How Goals and Objectives Damage Business Performance

Did you ever hear a customer service manager say “My department’s main goal this year is to implement SAP.” or a logistics executive tell you “Our primary objective is to get the new warehouse built before the holiday season starts.”?

Whether or not you have, you are more likely to hear such statements from business leaders than “My department’s main goal this year is to reduce the average customer response time down from five hours to two.” or “Our primary goal is to be able to handle the holiday season sales spike without needing to spend the $1.2Bn in third-party warehousing and logistics we paid last year.”

Actions and Outcomes

The first two quotes are action statements; the second two are outcome statements. The former typify responses received three months into the implementation of an initiative when leaders are asked: “What’s your department’s role in this new strategy/ merger/ joint venture/ outsourcing contract?” I.e., Not long after the strategizing and goal-setting, most leaders talk about what they are doing, describing success as the completion of actions rather than the attainment of outcomes.

Reflecting on these personal experiences, I analyzed the data in 125 management consulting projects. The projects include Fortune 50 business strategies, early-stage venture growth plans, corporate transformations, turnarounds, mergers, process redesign, policy development, strategic alliances, product and service innovations, and a plethora of different collaborative actions. 

Over 95% of the participants are board members, CEO’s, SVP’s, VP’s, GM’s, departmental, and functional managers. (Not the operator/staff/do’er communities.) 

Analysis of the over 2500 interviews shows the propensity with which these roles propose actions and outcomes:

Table of Ends and Means Averages

Leaders and managers articulated actions at three times the rate they expressed outcomes.

Hesitant Outcomes, Fluid Actions

According to the consultants who conducted the interviews, most outcomes statements started as generalities; “We need to see distributor channel revenues increase by 25% over the next three years.” would be derived from “We need a stronger distributor channel.” 

In sharp contrast, almost all interviewees readily described actions with specificity; “We need to appoint a head of the distributor channel who should immediately cut out the weak performing distributors and bring in a new set of performance targets for those who remain.”

Client Consultant Coordination

There is an old story about the man who walks up to three men each laying bricks. When he asks the first bricklayer what he is doing, the bricklayer replies “I’m laying bricks.” The second bricklayer replies “I’m building a wall.” The third responds “I’m helping build a new cathedral where my friends will be able to come worship and commune.”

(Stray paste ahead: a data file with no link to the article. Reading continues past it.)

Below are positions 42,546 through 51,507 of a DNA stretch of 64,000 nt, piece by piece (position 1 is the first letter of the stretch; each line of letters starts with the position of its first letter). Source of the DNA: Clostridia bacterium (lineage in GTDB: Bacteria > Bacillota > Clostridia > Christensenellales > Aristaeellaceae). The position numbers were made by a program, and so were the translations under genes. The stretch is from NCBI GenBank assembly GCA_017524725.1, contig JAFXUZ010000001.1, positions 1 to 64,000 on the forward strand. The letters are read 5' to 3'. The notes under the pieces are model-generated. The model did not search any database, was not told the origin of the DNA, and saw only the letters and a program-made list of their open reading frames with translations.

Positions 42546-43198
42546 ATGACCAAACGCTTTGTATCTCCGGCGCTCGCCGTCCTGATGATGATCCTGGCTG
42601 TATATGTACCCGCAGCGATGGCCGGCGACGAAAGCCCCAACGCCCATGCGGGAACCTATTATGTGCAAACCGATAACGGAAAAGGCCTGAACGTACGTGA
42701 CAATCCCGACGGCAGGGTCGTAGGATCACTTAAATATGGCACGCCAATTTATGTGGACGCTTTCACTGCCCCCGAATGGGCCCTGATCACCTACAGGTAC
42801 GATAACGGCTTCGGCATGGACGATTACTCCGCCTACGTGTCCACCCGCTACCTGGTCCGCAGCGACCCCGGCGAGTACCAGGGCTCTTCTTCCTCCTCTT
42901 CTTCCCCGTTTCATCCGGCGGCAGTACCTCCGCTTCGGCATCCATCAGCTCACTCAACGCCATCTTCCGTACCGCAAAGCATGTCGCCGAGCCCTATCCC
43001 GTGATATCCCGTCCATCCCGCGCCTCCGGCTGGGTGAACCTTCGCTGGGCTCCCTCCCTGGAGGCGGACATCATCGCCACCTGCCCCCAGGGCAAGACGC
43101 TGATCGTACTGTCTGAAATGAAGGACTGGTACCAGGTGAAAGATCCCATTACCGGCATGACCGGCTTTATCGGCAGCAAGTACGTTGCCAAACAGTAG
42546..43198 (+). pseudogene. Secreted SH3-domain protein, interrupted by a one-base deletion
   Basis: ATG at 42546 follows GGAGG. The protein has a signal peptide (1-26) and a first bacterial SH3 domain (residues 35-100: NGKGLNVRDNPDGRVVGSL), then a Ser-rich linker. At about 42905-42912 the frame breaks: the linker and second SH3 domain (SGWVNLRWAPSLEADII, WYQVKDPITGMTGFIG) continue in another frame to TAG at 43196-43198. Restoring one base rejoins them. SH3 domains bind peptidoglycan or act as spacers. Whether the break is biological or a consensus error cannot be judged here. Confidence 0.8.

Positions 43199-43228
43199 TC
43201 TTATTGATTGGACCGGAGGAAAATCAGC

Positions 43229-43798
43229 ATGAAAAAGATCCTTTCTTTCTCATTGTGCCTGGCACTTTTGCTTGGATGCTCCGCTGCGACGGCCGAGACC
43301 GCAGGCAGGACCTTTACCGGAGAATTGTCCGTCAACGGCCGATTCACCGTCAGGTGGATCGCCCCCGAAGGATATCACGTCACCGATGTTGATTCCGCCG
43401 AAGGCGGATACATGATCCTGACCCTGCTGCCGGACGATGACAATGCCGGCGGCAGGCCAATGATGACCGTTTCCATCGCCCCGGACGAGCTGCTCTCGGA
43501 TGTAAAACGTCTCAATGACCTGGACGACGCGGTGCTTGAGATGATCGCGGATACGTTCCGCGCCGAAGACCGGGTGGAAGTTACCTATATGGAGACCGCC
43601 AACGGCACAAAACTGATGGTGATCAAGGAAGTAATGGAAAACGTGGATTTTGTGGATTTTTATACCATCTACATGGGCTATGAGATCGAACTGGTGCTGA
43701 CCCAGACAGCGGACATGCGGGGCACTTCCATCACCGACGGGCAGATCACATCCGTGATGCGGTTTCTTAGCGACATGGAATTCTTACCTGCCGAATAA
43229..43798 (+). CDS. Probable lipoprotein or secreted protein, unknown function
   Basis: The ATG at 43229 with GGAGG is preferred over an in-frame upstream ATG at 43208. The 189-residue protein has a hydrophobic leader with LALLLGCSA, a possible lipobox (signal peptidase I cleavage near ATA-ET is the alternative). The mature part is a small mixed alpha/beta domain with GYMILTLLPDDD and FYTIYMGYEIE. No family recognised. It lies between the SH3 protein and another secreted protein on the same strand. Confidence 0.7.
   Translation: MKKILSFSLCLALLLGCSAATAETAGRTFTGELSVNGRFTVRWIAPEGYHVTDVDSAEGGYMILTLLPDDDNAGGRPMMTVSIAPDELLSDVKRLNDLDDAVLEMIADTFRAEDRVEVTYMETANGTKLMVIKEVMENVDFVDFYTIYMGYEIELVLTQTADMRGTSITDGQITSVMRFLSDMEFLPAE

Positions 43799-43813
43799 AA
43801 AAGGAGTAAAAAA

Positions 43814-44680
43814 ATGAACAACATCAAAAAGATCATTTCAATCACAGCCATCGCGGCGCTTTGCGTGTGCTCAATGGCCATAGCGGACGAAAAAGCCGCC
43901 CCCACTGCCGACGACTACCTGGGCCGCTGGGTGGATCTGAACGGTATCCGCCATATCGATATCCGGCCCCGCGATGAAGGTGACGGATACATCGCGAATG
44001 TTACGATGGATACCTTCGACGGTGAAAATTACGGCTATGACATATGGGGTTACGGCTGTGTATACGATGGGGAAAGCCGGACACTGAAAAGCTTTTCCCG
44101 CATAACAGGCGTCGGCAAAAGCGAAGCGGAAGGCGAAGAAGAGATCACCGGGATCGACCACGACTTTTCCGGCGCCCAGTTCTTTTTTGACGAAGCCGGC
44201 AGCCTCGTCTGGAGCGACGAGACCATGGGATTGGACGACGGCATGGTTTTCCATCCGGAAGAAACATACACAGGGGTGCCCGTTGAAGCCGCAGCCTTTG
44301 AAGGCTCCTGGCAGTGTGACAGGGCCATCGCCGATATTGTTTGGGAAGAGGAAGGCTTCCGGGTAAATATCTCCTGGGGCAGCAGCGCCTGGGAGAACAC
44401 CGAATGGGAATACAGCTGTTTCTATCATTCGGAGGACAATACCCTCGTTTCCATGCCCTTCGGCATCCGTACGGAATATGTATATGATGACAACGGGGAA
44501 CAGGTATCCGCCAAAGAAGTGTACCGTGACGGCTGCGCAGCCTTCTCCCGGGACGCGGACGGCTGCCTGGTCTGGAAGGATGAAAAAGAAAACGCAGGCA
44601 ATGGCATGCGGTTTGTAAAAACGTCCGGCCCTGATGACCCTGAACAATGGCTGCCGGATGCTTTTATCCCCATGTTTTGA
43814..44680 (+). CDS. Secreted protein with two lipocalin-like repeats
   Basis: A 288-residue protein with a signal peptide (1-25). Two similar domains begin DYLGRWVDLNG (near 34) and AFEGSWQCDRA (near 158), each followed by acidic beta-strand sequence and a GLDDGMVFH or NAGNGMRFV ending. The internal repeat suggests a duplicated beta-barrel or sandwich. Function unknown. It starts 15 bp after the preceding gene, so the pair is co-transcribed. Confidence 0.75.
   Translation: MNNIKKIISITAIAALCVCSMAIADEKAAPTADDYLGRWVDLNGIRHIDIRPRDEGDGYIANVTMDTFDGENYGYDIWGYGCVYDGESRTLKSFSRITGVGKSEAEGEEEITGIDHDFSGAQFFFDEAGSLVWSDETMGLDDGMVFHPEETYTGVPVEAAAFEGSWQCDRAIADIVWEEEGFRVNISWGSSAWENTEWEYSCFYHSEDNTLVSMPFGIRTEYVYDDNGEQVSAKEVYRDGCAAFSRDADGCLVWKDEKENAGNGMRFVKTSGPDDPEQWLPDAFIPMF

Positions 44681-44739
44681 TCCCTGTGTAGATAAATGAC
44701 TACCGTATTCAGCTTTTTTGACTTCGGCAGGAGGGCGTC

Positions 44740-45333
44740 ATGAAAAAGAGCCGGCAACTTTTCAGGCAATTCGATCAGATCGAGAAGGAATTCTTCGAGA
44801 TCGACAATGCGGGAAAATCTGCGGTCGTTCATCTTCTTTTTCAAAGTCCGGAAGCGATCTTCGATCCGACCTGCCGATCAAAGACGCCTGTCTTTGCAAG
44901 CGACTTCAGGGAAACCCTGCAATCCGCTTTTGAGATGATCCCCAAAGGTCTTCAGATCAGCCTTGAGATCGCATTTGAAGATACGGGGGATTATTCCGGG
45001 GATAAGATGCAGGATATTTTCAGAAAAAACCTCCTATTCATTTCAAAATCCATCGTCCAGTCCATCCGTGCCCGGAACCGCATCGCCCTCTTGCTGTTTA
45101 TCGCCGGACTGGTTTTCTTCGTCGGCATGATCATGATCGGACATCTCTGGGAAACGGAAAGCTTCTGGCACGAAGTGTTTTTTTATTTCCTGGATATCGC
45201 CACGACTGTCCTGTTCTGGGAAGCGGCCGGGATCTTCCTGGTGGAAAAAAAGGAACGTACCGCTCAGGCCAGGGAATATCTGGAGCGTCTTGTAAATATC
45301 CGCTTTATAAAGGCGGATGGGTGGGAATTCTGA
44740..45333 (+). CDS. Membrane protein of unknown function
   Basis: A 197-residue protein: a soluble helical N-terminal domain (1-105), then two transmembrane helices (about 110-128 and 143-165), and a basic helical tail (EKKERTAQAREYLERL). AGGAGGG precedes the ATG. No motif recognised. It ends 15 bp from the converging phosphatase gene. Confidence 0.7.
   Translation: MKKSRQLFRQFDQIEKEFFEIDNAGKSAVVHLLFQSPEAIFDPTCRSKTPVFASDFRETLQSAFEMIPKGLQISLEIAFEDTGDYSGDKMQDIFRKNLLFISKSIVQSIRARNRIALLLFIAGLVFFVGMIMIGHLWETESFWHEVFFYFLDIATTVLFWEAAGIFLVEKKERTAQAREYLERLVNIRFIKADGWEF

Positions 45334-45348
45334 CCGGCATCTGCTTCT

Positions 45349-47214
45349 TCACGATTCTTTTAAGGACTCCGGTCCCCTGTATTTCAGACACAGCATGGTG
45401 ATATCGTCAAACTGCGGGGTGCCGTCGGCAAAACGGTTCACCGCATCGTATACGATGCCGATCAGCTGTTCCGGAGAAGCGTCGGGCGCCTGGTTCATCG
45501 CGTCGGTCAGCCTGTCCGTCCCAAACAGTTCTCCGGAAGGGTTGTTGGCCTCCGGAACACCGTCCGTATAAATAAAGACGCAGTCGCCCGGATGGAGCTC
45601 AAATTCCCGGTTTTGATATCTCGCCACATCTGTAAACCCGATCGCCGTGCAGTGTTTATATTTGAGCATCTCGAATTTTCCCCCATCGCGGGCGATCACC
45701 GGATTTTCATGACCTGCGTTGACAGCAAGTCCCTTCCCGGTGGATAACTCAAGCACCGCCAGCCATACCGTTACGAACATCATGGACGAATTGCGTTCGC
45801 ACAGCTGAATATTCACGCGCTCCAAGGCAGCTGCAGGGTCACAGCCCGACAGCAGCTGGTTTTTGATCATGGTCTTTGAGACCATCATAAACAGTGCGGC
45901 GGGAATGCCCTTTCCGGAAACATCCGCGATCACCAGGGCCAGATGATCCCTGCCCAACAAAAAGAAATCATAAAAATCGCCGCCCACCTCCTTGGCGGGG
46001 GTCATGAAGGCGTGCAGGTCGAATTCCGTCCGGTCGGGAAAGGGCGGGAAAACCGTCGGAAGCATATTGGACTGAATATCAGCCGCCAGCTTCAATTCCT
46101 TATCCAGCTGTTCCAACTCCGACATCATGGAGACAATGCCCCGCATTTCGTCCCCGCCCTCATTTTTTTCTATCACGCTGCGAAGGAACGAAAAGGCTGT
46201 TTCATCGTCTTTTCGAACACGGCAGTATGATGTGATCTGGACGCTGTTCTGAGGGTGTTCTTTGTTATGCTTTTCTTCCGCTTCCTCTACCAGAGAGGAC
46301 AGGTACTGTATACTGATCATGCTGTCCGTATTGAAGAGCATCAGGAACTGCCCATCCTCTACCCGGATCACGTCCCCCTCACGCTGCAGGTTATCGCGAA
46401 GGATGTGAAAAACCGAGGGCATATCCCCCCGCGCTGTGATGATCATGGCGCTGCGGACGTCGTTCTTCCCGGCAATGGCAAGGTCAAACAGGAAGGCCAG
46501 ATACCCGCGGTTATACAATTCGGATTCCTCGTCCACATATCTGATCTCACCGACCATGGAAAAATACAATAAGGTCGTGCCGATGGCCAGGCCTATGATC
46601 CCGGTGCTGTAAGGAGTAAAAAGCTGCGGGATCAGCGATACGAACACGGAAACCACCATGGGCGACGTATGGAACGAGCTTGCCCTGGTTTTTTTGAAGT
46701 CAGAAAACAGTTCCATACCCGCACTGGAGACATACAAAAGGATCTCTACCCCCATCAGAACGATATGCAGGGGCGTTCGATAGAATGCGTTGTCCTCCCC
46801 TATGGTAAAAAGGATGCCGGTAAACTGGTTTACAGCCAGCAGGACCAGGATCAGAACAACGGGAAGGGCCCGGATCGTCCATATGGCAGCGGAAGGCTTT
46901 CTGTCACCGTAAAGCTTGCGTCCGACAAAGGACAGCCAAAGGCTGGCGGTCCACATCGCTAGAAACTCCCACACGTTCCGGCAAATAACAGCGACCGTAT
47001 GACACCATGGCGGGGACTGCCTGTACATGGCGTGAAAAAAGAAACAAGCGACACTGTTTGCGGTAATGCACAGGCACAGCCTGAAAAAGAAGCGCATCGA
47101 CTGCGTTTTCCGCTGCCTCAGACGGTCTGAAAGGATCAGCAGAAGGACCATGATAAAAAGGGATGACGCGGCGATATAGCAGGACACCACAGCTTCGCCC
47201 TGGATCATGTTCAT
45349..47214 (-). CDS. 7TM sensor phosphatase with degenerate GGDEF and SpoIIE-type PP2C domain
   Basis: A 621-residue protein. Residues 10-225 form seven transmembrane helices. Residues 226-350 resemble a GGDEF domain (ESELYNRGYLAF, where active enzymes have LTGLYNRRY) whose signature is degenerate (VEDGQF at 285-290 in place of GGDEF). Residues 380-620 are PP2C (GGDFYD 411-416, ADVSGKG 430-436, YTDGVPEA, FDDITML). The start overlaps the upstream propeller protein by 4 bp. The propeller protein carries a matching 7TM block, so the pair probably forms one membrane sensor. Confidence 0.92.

And there is an old saw in consulting that “You can’t want it more than the client.” It is no good if consultants are trying to build a cathedral for their client’s customers to come worship at when their client sees themselves laying bricks.  (And vice versa.)

Ends Versus Means

Few business actions are as instantly impactful as taking aspirin and feeling the headache fade away, or in the war movies when the medic stabs the morphine vial into the wounded soldier’s thigh and the screaming stops. The types of actions business leaders and management consultants plan have a delay between Sufficient Action Taken and Sufficient Impact Produced. It is easy to lose sight of the impact behind all the action.

Advanced Management Consulting deals with this through the Ends versus Means framework. (Not to be confused with the concept of ‘Do the ends justify the means?’) Ends refers to target outcomes while means refers to the actions to produce them. One issue with the conventional business terms Goals and Objectives (used as synonyms) is that they do not have a natural how-to partner. Goals and Methods, Goals and Actions, Objectives and Actions? No, they don’t work, but Ends versus Means clearly frames the distinction.

Set Yourself up for Better Outcomes

For your strategies, programs, and initiatives to produce stronger outcomes sooner:

  1. Use the Ends versus Means framework.
    When the words Goal or Objective are used, clarify whether the speaker means an action or an outcome. “Building a new warehouse.” may be a goal but is not an outcome.
  2. Define outcomes as:
    – Financial outcomes (required)
    – Non-financial outcomes (required)
    – Positive side-effects (optional)
    Ideally, use the Outside-In Scorecard framework for organizing the outcomes correctly.
  3. Remember the numbers above (5, 12, 1). If you are only hearing two financial outcomes and five non-financial outcomes from stakeholders, question whether success has sufficient clarity.
  4. Only move to the means conversation after the stakeholders endorse a single set of outcome metrics. 
  5. Change the name of the Implementation stage to the Benefits Realization stage and ask the Program Management Office to report and predict Outcomes Attainment before Project Completion metrics.

Tangibly, results include the Fortune 250 company that attained its three-year enterprise-wide reengineering goals by the end of year one, the B2B firm’s service revision that produced an ROI within the year, and the failing company that survived.

Anecdotally, more leaders are talking outcomes, though habits take time to change. Some pick Ends and Means up quickly while others need to be reminded (though not minding when they are, as they appreciate the frame and wish to adopt the thinking.)

Image of 2018 Goals

(c) dizanna / 123RF

Please let me know how you get on. If you want your corporate, departmental, or any other strategy or scorecard privately mapping into the Ends vs Means format, send it to

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